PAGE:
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  2. MultiMenon says:

    That was an honest review.Yeah,there has been much hype in for this one with the TIMES rating it a 5 even prior to its release date.I would wanna watch it anyways..

    Cheers,
    Nikhil

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  3. kavi says:

    On another note, i wonder if there was a better way of getting police protection, 24 hour national coverage and attention to a release !

    The next film thats going to come up… will sure have an air of controversy around it !

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  4. Multimenon: I think the film is worth watching for some bright sparks in the first hour. But on the whole I wish I had waited for the DVD. But I am hooked on the whole idea of watching the film as soon as it releases.

    kavi: True that. But I don’t think SRK intended that. The loss in takings for the first weekend must have hit the producers hard. But controversy helps sell.

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  5. Sumedha says:

    I felt exactly the same way when I entered the move theatre. I’d spent the last week reading about Shiv Sena and their stupidities (to put it mildly) for a research paper, and I wanted so desperately to love the movie. Plus, I was watching SRK after a loooong time, and I really like him.

    The movie disappointed. I spent the first half hoping that it would get better, and the second half making bets with my friends about what would happen next. Would Obama himself visit Khan in the hospital? Would Khan brilliant foil a terrorist plot and thus endear himself to the entire US?

    The movie was really bad, I agree. I realise how irritating SRK’s superman complex was after reading this post. The entire hurricane thing annoyed me to no end, not just because I didn’t realise that the movie was portraying Katrina, which is why there were no rescue workers on the scene. The whole imprisonment-torture thing was not done well: they didn’t make it important enough.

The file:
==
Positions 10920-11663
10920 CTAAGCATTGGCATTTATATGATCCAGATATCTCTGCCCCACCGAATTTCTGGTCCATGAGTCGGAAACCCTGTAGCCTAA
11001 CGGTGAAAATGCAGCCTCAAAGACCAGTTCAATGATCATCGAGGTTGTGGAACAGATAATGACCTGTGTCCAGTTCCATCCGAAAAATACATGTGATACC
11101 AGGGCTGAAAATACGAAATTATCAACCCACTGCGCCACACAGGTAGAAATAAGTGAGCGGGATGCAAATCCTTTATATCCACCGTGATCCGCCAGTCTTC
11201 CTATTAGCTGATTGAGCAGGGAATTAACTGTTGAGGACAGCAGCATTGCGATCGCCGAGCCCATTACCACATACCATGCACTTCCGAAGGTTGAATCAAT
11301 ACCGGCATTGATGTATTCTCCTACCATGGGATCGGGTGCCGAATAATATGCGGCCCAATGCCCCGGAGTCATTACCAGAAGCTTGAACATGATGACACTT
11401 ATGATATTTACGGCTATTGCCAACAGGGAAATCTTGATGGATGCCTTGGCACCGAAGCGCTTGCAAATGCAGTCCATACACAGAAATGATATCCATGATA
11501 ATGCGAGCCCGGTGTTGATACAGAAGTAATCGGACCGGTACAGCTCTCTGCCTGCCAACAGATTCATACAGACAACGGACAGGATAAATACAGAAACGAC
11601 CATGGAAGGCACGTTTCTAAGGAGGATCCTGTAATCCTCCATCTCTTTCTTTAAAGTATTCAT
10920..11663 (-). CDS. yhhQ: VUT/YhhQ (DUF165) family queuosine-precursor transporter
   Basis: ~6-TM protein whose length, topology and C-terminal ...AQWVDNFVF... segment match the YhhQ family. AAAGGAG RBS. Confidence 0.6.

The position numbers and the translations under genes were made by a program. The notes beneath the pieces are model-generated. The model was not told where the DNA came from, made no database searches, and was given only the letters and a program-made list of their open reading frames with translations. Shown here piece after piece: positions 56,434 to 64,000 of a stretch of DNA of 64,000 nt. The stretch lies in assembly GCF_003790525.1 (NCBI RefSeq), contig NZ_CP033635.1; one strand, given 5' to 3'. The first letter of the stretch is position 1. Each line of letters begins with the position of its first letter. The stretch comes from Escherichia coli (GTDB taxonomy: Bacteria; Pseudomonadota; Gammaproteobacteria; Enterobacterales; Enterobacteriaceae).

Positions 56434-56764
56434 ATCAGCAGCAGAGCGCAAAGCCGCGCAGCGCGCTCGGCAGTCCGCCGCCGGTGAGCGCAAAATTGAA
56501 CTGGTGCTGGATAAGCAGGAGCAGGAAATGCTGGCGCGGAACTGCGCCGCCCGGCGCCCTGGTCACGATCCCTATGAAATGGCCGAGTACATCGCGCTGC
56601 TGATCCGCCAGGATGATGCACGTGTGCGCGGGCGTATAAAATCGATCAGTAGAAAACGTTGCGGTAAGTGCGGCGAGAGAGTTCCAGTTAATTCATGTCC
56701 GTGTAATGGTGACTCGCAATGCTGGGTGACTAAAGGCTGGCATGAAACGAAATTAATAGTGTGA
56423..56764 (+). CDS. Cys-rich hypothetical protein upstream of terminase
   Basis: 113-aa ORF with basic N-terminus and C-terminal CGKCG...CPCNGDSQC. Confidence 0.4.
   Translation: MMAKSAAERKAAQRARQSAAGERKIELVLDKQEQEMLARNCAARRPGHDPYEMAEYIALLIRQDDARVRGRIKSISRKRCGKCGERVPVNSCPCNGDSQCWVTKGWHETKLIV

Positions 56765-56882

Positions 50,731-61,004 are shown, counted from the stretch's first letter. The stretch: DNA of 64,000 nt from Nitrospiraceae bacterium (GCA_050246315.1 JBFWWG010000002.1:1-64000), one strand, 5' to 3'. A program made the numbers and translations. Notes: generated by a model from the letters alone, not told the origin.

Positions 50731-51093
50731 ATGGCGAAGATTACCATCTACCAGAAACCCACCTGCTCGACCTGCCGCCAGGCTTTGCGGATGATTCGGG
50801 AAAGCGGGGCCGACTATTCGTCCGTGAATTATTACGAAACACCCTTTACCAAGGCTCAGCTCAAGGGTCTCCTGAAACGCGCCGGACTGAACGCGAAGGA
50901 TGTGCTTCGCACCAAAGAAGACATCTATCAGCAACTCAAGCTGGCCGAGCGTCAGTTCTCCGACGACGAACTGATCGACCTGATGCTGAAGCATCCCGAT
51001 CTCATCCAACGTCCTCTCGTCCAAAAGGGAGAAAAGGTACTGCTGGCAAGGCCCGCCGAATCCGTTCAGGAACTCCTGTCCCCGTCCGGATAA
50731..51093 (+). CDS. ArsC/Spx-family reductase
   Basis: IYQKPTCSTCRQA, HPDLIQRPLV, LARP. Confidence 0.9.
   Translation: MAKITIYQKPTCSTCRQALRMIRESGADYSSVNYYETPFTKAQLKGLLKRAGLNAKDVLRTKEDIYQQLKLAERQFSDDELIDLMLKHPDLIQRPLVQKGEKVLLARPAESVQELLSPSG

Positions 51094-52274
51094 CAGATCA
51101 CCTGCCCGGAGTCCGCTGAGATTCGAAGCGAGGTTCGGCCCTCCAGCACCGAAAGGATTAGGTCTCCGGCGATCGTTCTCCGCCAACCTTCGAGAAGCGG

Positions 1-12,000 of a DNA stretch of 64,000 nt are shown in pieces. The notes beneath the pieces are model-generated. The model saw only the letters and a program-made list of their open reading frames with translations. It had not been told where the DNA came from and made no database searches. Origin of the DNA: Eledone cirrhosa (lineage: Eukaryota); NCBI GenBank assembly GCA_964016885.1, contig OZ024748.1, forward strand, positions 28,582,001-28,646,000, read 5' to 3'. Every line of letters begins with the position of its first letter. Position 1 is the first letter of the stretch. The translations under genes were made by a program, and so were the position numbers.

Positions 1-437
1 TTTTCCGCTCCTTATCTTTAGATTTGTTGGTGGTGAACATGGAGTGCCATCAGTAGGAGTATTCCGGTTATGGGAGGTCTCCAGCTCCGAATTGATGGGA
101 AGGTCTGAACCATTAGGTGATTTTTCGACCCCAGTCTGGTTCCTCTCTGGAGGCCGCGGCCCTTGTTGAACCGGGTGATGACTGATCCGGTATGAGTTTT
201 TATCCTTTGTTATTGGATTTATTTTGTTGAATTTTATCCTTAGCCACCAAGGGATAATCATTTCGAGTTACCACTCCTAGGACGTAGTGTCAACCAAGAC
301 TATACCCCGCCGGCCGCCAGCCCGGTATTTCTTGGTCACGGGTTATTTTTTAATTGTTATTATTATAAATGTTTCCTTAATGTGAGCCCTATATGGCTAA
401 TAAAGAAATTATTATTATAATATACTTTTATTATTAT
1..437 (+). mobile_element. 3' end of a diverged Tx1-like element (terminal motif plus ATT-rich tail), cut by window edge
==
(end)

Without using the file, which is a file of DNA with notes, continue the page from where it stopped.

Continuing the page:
And to top it all off, the only reason why Khan had to meet the President was not because he had a point, not because he had something to say or something to prove. No, it was because his wife told him to, and “Khans never break their word”. That was the cherry on top of the average cake for me.

    And it was WAY too long. It really should have ended an hour before it did.

    But I realised later: it’s okay that I didn’t like the movie. I was against the Shiv Sena, I was on SRK’s side, just by spending $11 to go see the movie. I don’t need to like it to support SRK against Shiv Sena.

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  6. Ashwin says:

    I generally avoid all the ‘khans’ movies. This one for sure will be given a miss, especially after I had the misfortune of seeing Barkha’s interview with SRK after the shiv sena standoff. My god. I dont know who is the best in melodrama – SRK or Barkha?

    If you’ve time you can read a transcript with liberal dose of my angst in my blog.

    God! There has to be a way to censor NDTV for stupifying the mass with paid PR masquerading as news.